Inter Milan have given up in their chase for Arsenal striker Folarin Balogun’s signature.
As reported by Fabrizio Romano, writing on his Twitter page, Inter Milan are unwilling to match Arsenal’s valuation of Folarin Balogun and are now exploring other targets.
With the Italian club considering Balogun to be too expensive, the young forward’s future has once again been thrown into doubt. There is no obvious place for him at Arsenal, with Gabriel Jesus and Eddie Nketiah seemingly Mikel Arteta’s preferred options to lead the line.
Balogun is also desperate to maintain the regular football he enjoyed whilst on loan with Reims last season. It was the 22-year-old’s prolific stint in Ligue 1 that first caught Inter Milan’s eye. The New York born forward bagged 22 goals for the French side.
With Arsenal having spent so heavily this summer, cashing in on Balogun will be a priority for the club. The Gunners will be desperately disappointed that Inter Milan aren’t willing to stump up the £50 million asking price for the USA international.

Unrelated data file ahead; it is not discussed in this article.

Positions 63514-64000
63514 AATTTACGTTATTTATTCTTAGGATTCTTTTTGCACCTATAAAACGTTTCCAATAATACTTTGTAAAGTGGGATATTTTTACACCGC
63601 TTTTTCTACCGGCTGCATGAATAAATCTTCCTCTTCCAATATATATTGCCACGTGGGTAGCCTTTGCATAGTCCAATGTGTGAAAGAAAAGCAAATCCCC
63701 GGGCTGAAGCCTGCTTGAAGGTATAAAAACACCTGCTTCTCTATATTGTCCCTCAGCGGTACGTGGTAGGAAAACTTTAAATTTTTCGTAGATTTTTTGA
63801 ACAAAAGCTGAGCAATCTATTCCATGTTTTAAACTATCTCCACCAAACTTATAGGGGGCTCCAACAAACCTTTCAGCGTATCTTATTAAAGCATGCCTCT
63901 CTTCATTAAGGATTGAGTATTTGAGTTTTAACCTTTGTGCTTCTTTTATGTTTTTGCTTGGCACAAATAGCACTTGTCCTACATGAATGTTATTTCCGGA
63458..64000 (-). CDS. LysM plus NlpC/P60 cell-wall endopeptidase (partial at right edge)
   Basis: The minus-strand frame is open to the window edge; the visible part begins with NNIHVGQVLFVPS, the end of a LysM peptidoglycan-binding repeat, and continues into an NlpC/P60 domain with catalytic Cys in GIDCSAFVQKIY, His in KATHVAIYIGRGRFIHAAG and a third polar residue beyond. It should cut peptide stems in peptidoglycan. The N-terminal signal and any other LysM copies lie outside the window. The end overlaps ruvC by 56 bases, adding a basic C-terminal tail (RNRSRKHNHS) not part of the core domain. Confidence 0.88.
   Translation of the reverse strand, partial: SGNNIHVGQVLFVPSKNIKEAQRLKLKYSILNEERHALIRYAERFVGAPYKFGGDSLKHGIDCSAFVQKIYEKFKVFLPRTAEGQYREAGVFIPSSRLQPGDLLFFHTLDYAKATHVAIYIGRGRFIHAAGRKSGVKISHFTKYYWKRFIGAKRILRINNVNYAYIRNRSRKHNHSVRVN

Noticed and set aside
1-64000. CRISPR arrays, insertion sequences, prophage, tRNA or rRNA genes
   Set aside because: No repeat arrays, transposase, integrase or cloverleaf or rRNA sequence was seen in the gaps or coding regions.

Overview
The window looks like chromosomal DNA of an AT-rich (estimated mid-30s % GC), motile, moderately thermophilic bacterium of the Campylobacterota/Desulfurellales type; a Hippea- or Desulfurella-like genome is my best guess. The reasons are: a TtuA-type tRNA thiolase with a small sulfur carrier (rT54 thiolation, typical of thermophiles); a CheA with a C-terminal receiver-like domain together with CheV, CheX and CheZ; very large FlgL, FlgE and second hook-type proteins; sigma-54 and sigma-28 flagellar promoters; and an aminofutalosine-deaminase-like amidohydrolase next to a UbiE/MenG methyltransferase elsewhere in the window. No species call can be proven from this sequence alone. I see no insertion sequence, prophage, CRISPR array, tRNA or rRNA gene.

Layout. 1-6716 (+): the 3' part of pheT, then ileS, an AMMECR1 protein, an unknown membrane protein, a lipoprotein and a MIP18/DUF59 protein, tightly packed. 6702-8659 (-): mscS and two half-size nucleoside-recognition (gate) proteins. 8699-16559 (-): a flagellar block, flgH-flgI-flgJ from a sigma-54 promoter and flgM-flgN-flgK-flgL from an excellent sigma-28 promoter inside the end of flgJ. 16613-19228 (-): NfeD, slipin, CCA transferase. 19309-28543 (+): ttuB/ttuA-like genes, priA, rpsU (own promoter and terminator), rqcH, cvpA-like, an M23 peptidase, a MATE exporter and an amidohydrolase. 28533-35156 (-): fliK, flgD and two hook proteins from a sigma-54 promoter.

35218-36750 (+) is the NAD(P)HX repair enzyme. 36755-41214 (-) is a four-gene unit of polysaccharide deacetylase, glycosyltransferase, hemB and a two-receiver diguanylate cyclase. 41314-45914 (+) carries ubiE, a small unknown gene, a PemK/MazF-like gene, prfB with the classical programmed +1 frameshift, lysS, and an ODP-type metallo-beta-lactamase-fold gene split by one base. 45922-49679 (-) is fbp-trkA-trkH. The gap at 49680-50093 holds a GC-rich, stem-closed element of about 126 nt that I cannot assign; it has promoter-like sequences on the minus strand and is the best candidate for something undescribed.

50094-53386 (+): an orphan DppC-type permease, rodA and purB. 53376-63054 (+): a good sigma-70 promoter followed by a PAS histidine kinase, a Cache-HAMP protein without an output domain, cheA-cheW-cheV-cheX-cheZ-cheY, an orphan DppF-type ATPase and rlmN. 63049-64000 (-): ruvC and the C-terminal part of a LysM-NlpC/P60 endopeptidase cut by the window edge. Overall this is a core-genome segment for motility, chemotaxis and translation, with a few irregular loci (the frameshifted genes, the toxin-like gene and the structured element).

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However, Arsenal are making the right choice by holding fast to their demands.
Arsenal need to change their reputation
Arsenal’s record for selling players is poor. Far too many first team stars have been allowed to leave on free transfers or for minimal fees in recent years. The likes of Alexandre Lacazette, Hector Bellerin, Willian, David Luiz, and Pierre-Emerick Aubameyang have been allowed to leave the club for nothing in the last two summers alone. In that time, the north London club also received very low fees for Matteo Guendouzi, Lucas Torreira, and Bernd Leno.
These kind of deals have promoted the notion of Arsenal being a ‘soft touch’ in the market. Clubs will be encouraged to low-ball the Gunners when bidding for their players, as Arsenal have a history of selling cheap.
This is a reputation the club need to fix. Refusing to drop the asking price for Balogun is a good start. Even if the club can’t offload the player this summer, they are showing that they won’t be bullied into a cut price deal.